• When ibid (again) tried to explain the difference between primary and secondary sources of information, you said that the question was the problem, not your answer to it.

    So the problem here is the question, not my explanation because actually this answer can't be response with a canon answer, no?

  • Downvotes then followed.


So what could have been done to improve this engagement?

  • You could have responded more positively to the requests for info.

  • You could have made the answer less definite and admitted the lack of primary sources (e.g. "The wiki says x, but without citation")

  • You could have responded less aggressively to those who were attempting to help you.

  • The problem comes when I see the same answers with sources in wikis, I even receive them in questions, but as they are by more experienced users, I can't say nothing.... example: scifi.stackexchange.com/questions/156487/… – Gawey Apr 7 '17 at 11:08
  • Here a member responds to me in the comments with a link, response on a wiki, I reply the same to what I am told in the other post (in addition the sources are very old and the information incomplete). Another user accuses me of speculating about the future, when it really is the background of the question is not relatable, as argument uses the wiki ... It really leaves me confused that on one site I am told not to use wikis and in another use it As argument. – Gawey Apr 7 '17 at 11:15
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    @Gawey Comments =/= answers. An answer based on a wiki might be badly sourced and worthy of downvotes, while a comment based on a wiki might be helpful. Answers are held to a higher standard than comments, since they're meant to actually answer the question while comments are just meant to provide useful feedback. – Rand al'Thor Apr 7 '17 at 11:23
  • @Randal'Thor Yes, I understand the difference between response and comment. But in that case the wiki is used as "here you have the answer". Since the user says: "As Neo already put a link up regarding what exists you can clearly read that you are missing", when I already said it is incomplete source. – Gawey Apr 7 '17 at 11:32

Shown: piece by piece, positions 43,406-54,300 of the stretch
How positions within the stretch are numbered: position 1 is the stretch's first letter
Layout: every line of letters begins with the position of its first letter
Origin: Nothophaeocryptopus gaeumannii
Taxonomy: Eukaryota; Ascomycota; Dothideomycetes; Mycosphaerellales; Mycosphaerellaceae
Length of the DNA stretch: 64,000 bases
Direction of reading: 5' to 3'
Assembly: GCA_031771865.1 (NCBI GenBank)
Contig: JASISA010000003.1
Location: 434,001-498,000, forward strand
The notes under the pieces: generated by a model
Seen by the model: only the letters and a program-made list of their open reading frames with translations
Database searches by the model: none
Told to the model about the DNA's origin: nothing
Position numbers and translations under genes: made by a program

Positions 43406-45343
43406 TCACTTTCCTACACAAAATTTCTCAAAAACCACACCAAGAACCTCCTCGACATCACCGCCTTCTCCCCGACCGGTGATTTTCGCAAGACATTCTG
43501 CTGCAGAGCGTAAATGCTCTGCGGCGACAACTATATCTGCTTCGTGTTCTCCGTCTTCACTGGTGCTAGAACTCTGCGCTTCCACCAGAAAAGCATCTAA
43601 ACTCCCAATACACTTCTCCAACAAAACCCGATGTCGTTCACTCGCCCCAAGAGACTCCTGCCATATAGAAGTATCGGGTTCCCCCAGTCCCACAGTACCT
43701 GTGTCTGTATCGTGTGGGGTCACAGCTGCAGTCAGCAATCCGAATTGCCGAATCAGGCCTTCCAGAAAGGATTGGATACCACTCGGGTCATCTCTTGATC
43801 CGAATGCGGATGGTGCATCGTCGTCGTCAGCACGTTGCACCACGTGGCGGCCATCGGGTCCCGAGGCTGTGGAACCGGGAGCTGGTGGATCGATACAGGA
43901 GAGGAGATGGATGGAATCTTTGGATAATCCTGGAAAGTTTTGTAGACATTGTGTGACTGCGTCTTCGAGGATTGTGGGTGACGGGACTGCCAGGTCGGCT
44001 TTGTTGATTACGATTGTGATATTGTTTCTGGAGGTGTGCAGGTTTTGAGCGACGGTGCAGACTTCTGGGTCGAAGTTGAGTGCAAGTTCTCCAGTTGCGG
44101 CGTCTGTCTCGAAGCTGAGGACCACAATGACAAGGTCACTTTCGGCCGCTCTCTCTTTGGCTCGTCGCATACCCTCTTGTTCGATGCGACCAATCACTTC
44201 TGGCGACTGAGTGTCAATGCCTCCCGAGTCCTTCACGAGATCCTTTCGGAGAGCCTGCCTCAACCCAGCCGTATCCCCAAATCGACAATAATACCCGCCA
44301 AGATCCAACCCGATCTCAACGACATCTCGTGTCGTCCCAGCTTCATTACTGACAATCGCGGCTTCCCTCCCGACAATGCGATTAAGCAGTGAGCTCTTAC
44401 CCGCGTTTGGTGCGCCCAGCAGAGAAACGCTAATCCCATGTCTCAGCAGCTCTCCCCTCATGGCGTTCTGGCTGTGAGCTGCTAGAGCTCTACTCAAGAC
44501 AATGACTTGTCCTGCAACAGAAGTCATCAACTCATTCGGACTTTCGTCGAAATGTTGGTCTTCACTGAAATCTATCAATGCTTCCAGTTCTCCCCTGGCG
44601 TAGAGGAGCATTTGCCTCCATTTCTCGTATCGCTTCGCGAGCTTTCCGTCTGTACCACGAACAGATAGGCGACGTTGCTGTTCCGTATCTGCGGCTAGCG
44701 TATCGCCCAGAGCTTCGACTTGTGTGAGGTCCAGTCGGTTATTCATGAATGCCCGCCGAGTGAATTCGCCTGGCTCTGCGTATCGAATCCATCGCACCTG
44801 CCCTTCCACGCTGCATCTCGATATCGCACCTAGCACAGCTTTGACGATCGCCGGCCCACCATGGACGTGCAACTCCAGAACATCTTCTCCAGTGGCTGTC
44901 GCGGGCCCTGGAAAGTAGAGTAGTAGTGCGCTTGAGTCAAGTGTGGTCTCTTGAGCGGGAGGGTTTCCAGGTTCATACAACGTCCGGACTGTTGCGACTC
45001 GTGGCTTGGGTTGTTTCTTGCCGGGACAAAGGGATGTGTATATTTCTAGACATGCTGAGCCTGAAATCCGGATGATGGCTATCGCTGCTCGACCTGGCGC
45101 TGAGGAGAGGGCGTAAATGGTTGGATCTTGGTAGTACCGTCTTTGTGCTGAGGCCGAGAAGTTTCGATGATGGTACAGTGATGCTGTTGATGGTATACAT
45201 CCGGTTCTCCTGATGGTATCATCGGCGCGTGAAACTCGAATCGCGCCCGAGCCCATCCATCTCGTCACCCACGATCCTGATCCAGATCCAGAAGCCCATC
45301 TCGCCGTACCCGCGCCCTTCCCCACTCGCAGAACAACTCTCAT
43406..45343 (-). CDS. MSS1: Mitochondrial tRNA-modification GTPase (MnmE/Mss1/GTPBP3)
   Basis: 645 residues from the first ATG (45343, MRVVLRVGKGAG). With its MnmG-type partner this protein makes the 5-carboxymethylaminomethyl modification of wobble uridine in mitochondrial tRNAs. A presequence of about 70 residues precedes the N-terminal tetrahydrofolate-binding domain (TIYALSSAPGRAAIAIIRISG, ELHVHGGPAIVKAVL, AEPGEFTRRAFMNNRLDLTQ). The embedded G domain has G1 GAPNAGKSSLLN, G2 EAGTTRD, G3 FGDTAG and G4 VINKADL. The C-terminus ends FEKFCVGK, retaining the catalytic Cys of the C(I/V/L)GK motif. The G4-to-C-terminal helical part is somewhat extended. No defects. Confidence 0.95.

• @Gawey If that was the situation, then someone should probably reply to the comment with a correction. – can-ned_food Apr 7 '17 at 16:07
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    @Gawey In that Warhammer question, a user cited Wikipedia, not a wikia wiki. Wikipedia is generally more reliable, has sources, and isn't filled with fan-based speculation. Wikias, on the other hand, are well-known here for having poor quality control and unsourced "information" that often can be nothing more than rumors or someone's pet fan theory. We're especially critical of the Harry Potter wikias, for this reason, as we've encountered numerous quality problems with them over the years. – user31178 Apr 7 '17 at 17:17
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    @CreationEdge - I feel I am at least partly responsible for users taking a more critical eye to the Harry Potter wikia/wikis, as I started complaining about the quality factor of these sites back in early 2012. In order to qualify a source, one really has to know his/her canon -- you can't pick out errors in sources if you don't know your canon. This can lead to argumentative behavior ("You go check the source, even though it's my answer!") and, sometimes, downvotes. Know your canon; if you don't, at least listen to those who do. :) (I'm kind of just speaking generally here) – Slytherincess Apr 8 '17 at 5:30